Presenting Railo Extension Builder!

At CFcamp 2012, me and Mark Drew did a presentation about Railo extensions, and the Railo Extension Builder. Right there, we released the first public version of Railo Extension Builder.
In case you weren't there, this blog post is a short recap of the presentation. The original slides can be found on slideshare.

Railo extensions are software installers, which can be found in, and installed with the Railo Administrator. They are the easiest and fastest way to install CFML software for Railo users.
The only thing you have to do, is choosing an extension, click the install button, optionally some install steps, and you're done!

Railo admin - extension detail page

For all software publishers, both commercial and opensource, and both companies and individual programmers, Railo extensions can give your software a lot of extra attention, and makes it installable within seconds. This will dramatically lower the barrier for anyone who ever thought of checking out your software.

When you publish your extension to the Railo extension store, it will be shown in every Railo administrator around the world. Also, it will be shown and downloadable (for free extensions) from

Untill now, creating a Railo extension wasn't that easy. There is documentation available online, but you still needed to manually create the extension, which could take quite a while. That is where the Railo Extension Builder comes into play!

Railo Extension Builder screenshot

The Extension Builder is a free and opensource web application, invented by Mark Drew, and created by Mark Drew and Paul Klinkenberg. It takes away all the complexity of creating an extension, and it allows you to publish your extension to the Extension Store with one single click.

Some features and facts about the Railo extension Builder:

  • It is installable as an extension
  • Built on FW/1 and Bootstrap
  • Installs jars, admin plugins, applications, Built-in Functions, and Built-in Tags
  • Can download your code from anywhere during install, for example from github. This makes sure that a user always installs the latest version of your software.
  • Contains an ExtensionProvider cfc, which you can use for local testing, but also for your production environment.

Publishing and hosting your extension at the Extension Store is off course 100% free. For paid extensions, you'll need to contact us first.

You can download the Railo Extension Builder from github, or simply install the extension from within your Railo administrator.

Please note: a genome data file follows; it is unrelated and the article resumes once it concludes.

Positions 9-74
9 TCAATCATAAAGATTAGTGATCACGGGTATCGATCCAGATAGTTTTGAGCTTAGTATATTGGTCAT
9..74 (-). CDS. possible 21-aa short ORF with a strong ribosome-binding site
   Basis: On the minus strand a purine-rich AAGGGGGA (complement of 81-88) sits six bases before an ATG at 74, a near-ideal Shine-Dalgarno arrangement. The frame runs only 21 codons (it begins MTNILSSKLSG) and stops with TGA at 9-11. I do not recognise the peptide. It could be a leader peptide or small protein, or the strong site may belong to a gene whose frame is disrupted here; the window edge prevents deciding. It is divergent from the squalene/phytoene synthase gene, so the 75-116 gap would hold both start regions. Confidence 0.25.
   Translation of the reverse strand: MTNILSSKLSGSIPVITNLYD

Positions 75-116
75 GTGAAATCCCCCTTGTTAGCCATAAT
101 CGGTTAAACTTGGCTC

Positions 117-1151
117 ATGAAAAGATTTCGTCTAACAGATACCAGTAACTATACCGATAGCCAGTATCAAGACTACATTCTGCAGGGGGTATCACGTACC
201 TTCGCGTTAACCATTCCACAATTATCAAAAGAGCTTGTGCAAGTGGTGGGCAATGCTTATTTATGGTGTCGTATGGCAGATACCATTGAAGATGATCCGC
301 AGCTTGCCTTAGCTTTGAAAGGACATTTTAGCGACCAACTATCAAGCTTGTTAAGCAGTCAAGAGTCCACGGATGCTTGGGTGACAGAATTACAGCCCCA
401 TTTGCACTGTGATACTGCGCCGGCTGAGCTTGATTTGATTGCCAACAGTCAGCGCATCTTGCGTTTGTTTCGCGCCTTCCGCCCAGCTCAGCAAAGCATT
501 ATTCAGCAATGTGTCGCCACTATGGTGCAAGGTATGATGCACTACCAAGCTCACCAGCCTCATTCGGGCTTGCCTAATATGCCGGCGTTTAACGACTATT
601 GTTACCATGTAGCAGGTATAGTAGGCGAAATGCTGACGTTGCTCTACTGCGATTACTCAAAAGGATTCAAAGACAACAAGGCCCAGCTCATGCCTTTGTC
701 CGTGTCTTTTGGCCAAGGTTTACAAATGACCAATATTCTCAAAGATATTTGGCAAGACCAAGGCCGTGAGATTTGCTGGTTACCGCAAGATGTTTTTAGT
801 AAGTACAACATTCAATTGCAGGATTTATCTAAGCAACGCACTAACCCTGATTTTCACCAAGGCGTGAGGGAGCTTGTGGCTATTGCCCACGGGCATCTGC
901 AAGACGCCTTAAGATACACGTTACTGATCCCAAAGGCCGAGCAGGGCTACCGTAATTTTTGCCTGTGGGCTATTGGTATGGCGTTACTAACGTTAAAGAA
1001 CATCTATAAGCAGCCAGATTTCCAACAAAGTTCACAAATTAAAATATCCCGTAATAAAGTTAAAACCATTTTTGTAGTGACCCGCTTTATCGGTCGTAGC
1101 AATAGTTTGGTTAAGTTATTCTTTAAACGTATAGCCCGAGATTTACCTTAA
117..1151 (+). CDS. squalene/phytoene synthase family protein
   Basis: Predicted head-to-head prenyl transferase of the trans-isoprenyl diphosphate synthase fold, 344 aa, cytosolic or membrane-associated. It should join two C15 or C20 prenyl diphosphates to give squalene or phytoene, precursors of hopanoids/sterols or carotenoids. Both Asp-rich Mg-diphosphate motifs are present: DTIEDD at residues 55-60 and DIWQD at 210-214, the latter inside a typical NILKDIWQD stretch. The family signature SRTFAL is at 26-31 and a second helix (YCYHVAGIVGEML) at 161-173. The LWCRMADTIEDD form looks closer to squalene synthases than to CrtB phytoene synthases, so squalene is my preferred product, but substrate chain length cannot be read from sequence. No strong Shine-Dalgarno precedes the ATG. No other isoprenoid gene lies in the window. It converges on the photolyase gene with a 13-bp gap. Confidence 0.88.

Have fun with creating your own Railo extensions! Digg StumbleUpon Facebook Technorati Fav reddit Google Bookmarks
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  1. Peter Boughton

    #1 by Peter Boughton - October 19, 2012 at 3:44 PM

    I just installed the Extension Builder and all its files were dumped into my webroot.

    Fortunately it was a mostly empty instance, otherwise it seems it might have overwritten existing files? :/

    Shouldn't it provide an option for which directory during installation, and default to using a subdirectory?
  2. Paul Klinkenberg

    #2 by Paul Klinkenberg - October 20, 2012 at 12:40 PM

    Hi Peter, great to see you're checking out the Builder!
    You are right about the extension installing into the webroot. For now I will add a warning in the extension installer, since the Builder is programmed to function from the webroot. Will change that in the near future.
    Thanks for the feedback :)
  3. Peter Boughton

    #3 by Peter Boughton - October 22, 2012 at 5:56 PM

    Yeah, I tried running in a directory but got assorted errors - mostly seemed fixable with relative paths and maybe a mapping or two, but I'm not yet familiar enough with DI/1 or whatever, so I've shoved it into its own context instead and it's working fine there.

    Only had a quick look so far, but one thing that would be useful that it doesn't appear to have is a way to add to custom arbitrary directories in WEB-INF/railo (e.g. for putting files into components dir)?

    Also, are there any hooks available for doing things on creation of new WEB-INF directories?
  4. Paul Klinkenberg

    #4 by Paul Klinkenberg - October 22, 2012 at 11:34 PM

    Hi Peter, the builder allows you to add built-in functions/tags. These will be stored in the corresponding folder within the web-inf / railo server-context.
    "any hooks available for doing things on creation of new WEB-INF directories" > No, there aren't at the moment. I know that a discussion occurred about adding events to Railo. If that will be pushed through, then I assume a "onNewWebContext" event will be available as well...
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